As a woodworker and a maker, one of the projects I have had on my bucket list for a while has been a resin and wood end table. I have spent months scouring lumber yards and the internet for the perfect piece in need of TLC. And, well, when you wish and try hard enough dreams do come true. I am beyond excited to have been able to partner with my amazing friends at Bernzomatic to finally create the one of a kind resin table I’ve been imagining up in my head! I’ll show you how surprisingly easy it is to fill voids in wood with resin and create awesome art work in just a few easy steps!
Before we start, wanna see a video tutorial? You can on my YouTube channel!
Now, I would be lying if I said that I was intimidated by pouring epoxy resin for the longest time. But, now that I’ve done it and created something really cool, I can share that I was surprised by just how easy it was! With the right tools you can create your own original design. Here’s how I turned this…
What You’ll Need:
Random Orbital Sander
Metal Wire Brush
Drill (For Attaching Legs)
1. Use a sander to smooth and level the top of your future table top.
2. While things are still dusty, use a wire brush to scrape away some of the bark.
3. Next, use a vacuum to suck up any dust that has gotten trapped in the nooks of your piece.
5. To help the tape stick better, use your Bernzomatic TS4000 to generate heat above the tape and help the adhesive glue on the tape melt to the piece. Disclaimer: It’s really important here that you do not touch the flame to the tape. Just hold the flame above the piece and move it back and forth.
6. Once your table top has been taped up, flip it over. You’re ready for your first pour!
8. Once your resin is mixed, slowly begin to pour it into your table top. The particular resin I was working with only recommended I pour up to 1/8″ with each pass at a minimum of 4 hour increments. So, I repeated this step a few times over the course of two days.
9. Immediately following each pour, make sure to use your Bernzomatic TS4000 to remove the bubbles that will form in the resin. As with the tape, gently float the open flame above the work piece. The heat generated during this step will pop any bubbles that have formed in the resin.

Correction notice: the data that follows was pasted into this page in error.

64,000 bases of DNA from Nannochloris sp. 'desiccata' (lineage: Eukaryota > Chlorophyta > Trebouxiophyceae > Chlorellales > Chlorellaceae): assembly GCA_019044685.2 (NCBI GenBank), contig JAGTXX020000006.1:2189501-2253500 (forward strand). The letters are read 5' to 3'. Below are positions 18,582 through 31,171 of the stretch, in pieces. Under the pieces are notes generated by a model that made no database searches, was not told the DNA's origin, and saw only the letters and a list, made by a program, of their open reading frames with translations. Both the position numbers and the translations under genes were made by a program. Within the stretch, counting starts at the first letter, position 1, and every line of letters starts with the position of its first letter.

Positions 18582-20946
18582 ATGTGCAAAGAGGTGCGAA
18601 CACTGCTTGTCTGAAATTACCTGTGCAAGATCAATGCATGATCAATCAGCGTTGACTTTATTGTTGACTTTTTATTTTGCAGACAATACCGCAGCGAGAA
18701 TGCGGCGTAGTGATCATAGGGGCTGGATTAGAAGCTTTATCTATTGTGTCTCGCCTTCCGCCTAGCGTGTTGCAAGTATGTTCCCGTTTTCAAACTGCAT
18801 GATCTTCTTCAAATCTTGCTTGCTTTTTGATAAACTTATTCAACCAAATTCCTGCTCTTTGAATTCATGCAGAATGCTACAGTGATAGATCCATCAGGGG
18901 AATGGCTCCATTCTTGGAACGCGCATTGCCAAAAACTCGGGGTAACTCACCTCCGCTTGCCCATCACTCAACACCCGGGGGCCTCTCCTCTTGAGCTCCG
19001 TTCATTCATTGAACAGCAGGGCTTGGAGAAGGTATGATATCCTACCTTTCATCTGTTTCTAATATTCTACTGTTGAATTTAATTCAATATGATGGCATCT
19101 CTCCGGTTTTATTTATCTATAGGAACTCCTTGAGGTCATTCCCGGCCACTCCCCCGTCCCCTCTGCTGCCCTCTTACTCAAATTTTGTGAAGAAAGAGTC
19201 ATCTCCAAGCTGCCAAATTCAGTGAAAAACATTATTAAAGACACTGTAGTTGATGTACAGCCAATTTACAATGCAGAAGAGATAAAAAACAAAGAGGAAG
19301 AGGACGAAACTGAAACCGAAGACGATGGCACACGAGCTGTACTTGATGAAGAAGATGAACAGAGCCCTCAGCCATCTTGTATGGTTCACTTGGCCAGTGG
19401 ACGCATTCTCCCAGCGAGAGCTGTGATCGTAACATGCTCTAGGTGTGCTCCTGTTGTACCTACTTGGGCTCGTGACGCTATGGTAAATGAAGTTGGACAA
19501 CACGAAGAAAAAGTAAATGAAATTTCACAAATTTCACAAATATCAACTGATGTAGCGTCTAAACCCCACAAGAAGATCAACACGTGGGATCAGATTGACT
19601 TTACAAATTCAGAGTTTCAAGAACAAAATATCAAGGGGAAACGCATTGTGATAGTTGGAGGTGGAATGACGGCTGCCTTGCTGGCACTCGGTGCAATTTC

10. Channel your inner monk, practice patience, and repeat steps 7 through 9 as many times as necessary to ensure a solid, sturdy, and beautiful pour (this was also the most difficult step for me because I wanted results immediately).
11. Once you have completed your major pours and everything has dried according to the directions of your resin, flip the piece over and remove the tape. If your tape is leaving behind residue, use rubbing alcohol to help remove it.
12. Now, repeat your resin steps on the front of the piece (if necessary). I had small voids I wanted to fill, so I worked in small sections with the resin and my Bernzomatic TS4000 torch.
13. Once everything has dried, use a belt sander to remover the dried, excess resin from the top of the piece. You will have to sand a lot here. So, again, patience will become a virtue. I sanded with 80 grit sandpaper until all of the leftover resin was gone, and then gradually worked my way to 400 grit with my random orbital sander.
Important: Resin is extremely hazardous to your lungs, so please wear a respirator and utilize appropriate dust collection methods throughout this process.
14. Once your piece is sanded to your liking, remove all dust and apply a finish to protect the work and help it shine.
15. Last, add your legs!
With the right tools, resin projects can be fun and easy! I am so happy with the way this turned out, especially knowing that there is nothing else in the world like it. I can’t wait to create my next piece!
This post is sponsored by Bernzomatic. While compensation has been received for this post, all design ideas, product opinions, and resin color choices are my own. For my full disclosure policy, click here.